That made the adults so anxious. It brought up all this weirdness about child protection and what children are allowed or not allowed to do.

In this context, it was very odd to have a kid peeing. But of course, any time you’re out romping around, somebody’s going to take a leak in a bush. It’s not a big deal.

We also just play—we invite a lot of adults to come and play. If it’s summer, we’ll bring water cannons or water pistols and have a water fight. But we try to watch what the adults are doing throughout the course
of this exploration, computise that as small performance moments, rehearse them and then do the walk.

Often, at the end, we all let off helium balloons with LED lights in them. We try to have moments of quiet intimacy. We also incentivise talking to the teens, so that if an adult talks to a teen and the teen is happy with that conversation, the adult gets a glow bracelet. That glow bracelet lets you do something else in the future, like take a path where you’re not going to get squirted by water pistols, or some other positive consequence.

How has your childhood affected the way you create?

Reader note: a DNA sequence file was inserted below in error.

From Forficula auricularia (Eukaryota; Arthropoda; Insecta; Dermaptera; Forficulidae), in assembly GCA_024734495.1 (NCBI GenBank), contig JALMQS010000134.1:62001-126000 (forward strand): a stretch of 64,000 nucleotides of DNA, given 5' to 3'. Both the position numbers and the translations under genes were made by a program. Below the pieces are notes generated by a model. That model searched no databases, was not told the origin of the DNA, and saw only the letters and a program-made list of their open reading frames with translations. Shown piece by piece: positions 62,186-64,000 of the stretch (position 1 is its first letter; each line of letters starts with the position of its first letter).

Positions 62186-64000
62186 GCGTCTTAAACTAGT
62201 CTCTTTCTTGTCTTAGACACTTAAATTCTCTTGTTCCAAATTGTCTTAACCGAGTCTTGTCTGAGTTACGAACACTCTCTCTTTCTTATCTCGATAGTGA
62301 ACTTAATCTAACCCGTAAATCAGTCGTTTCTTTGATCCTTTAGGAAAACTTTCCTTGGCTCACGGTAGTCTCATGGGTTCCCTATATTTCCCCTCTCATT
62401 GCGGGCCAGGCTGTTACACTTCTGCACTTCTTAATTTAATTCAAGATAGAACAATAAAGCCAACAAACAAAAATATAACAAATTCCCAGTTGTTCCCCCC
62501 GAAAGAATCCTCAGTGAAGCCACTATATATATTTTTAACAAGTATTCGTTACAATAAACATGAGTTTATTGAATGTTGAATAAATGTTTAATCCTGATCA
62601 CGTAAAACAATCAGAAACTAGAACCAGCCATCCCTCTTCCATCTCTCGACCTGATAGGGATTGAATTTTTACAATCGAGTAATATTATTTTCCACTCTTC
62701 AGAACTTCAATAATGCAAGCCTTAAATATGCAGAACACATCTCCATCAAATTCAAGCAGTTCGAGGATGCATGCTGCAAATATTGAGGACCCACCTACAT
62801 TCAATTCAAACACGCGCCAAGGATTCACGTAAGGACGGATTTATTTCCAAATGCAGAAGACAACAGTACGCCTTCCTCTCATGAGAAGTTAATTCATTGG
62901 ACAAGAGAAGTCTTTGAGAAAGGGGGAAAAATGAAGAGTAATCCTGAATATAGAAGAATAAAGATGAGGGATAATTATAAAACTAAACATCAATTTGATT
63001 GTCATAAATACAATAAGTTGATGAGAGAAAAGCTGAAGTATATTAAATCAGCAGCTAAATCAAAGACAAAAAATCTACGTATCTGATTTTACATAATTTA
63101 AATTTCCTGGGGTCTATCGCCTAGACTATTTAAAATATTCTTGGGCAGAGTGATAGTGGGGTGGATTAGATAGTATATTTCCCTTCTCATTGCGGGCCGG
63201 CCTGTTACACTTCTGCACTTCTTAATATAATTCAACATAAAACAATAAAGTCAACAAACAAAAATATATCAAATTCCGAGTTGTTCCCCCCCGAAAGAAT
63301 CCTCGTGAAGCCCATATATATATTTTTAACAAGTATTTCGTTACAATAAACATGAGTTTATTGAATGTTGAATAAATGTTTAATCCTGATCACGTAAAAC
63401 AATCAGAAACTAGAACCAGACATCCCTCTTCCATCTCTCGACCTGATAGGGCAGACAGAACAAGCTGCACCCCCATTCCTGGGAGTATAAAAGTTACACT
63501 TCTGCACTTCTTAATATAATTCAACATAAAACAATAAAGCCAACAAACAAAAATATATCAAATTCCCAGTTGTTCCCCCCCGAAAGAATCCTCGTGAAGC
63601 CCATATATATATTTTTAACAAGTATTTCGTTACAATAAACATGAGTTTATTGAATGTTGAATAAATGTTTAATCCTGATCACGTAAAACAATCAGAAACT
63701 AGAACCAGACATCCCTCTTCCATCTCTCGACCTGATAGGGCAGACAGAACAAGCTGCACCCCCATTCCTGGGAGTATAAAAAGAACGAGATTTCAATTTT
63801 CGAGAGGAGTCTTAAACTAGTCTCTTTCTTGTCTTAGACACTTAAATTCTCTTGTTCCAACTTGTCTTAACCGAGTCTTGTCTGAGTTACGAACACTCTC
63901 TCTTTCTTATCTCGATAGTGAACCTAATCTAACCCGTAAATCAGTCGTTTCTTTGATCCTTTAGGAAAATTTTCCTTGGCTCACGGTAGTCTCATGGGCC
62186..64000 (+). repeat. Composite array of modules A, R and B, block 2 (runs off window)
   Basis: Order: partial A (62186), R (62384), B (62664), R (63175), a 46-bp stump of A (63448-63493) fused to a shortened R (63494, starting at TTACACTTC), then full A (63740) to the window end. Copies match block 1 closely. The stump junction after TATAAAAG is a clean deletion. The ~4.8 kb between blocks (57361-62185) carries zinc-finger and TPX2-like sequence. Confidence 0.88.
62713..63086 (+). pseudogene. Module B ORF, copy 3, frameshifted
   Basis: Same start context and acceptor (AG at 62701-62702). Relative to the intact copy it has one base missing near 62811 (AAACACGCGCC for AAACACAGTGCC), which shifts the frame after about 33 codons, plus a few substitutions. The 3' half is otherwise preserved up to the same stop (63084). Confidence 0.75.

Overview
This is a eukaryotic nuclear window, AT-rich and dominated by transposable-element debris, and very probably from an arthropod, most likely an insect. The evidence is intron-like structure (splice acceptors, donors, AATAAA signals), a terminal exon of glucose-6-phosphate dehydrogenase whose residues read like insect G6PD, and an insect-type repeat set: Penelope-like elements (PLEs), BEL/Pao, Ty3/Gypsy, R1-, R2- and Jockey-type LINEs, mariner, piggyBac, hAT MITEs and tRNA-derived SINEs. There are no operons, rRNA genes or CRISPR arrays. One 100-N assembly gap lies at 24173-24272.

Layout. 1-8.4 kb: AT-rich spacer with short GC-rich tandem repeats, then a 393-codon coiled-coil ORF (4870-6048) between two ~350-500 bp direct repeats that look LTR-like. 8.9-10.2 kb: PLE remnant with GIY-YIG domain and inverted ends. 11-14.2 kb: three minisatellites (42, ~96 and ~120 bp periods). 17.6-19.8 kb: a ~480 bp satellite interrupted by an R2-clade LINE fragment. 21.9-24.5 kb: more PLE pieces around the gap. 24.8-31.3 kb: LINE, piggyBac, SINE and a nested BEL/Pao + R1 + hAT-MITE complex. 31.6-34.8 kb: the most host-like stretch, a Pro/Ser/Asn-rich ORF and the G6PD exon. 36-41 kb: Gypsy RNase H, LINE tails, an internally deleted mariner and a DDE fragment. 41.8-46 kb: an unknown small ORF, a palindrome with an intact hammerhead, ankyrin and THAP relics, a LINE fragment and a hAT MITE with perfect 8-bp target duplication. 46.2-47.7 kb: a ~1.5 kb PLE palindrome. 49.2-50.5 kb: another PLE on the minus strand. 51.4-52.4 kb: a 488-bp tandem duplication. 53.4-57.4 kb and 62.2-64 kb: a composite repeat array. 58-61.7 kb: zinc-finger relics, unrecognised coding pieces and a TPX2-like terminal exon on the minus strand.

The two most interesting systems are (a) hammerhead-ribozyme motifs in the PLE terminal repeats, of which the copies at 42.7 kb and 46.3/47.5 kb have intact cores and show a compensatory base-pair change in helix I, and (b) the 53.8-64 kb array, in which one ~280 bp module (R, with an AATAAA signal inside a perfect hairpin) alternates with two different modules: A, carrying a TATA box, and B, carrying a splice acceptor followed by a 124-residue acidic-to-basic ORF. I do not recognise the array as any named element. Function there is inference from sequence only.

It’s impossible to say, but my parents didn’t have the best marriage. My dad was a bit of a ladies’ man. He was a phys-ed teacher, classic 1970s curly hair, half Italian and half Irish. But my mother really wanted
to maintain the illusion of the TV show Father Knows Best. She cites that all the time. To her, that was
the ideal, and she was constantly failing. The problem was that nobody was acknowledging it. I knew what was going on, to a certain extent. I walked in on my dad making out with somebody when I was nine. To me, adults always just seemed like the ultimate bullshit artists. They were hypocrites. And they weren’t truthful.

Teachers also seemed to wield this enormous amount of power for no good reason. Most of them weren’t as smart as I was. That’s what it felt like—they were stupid or not nice. That adult hypocrisy drove me crazy.

Even as I grew older, within a family milieu, I was always at the kids’ table. I didn’t want to sit with the adults.
I thought they were boring, even in my late teens and early twenties. That was never anything I aspired to. So I was always hanging around— I was either in the kitchen with the women and children, or with the children playing. Those were warmer environments.

What do you think it is about young people’s perspectives that can help the world?

I think it’s the same thing as the importance of making buildings accessible for people who are disabled. What’s the point of including people with intellectual disabilities. Because we have to. How can we not? Anybody who is part of an excluded or marginal population, we have to figure out how to include them, because it’s the right thing to do.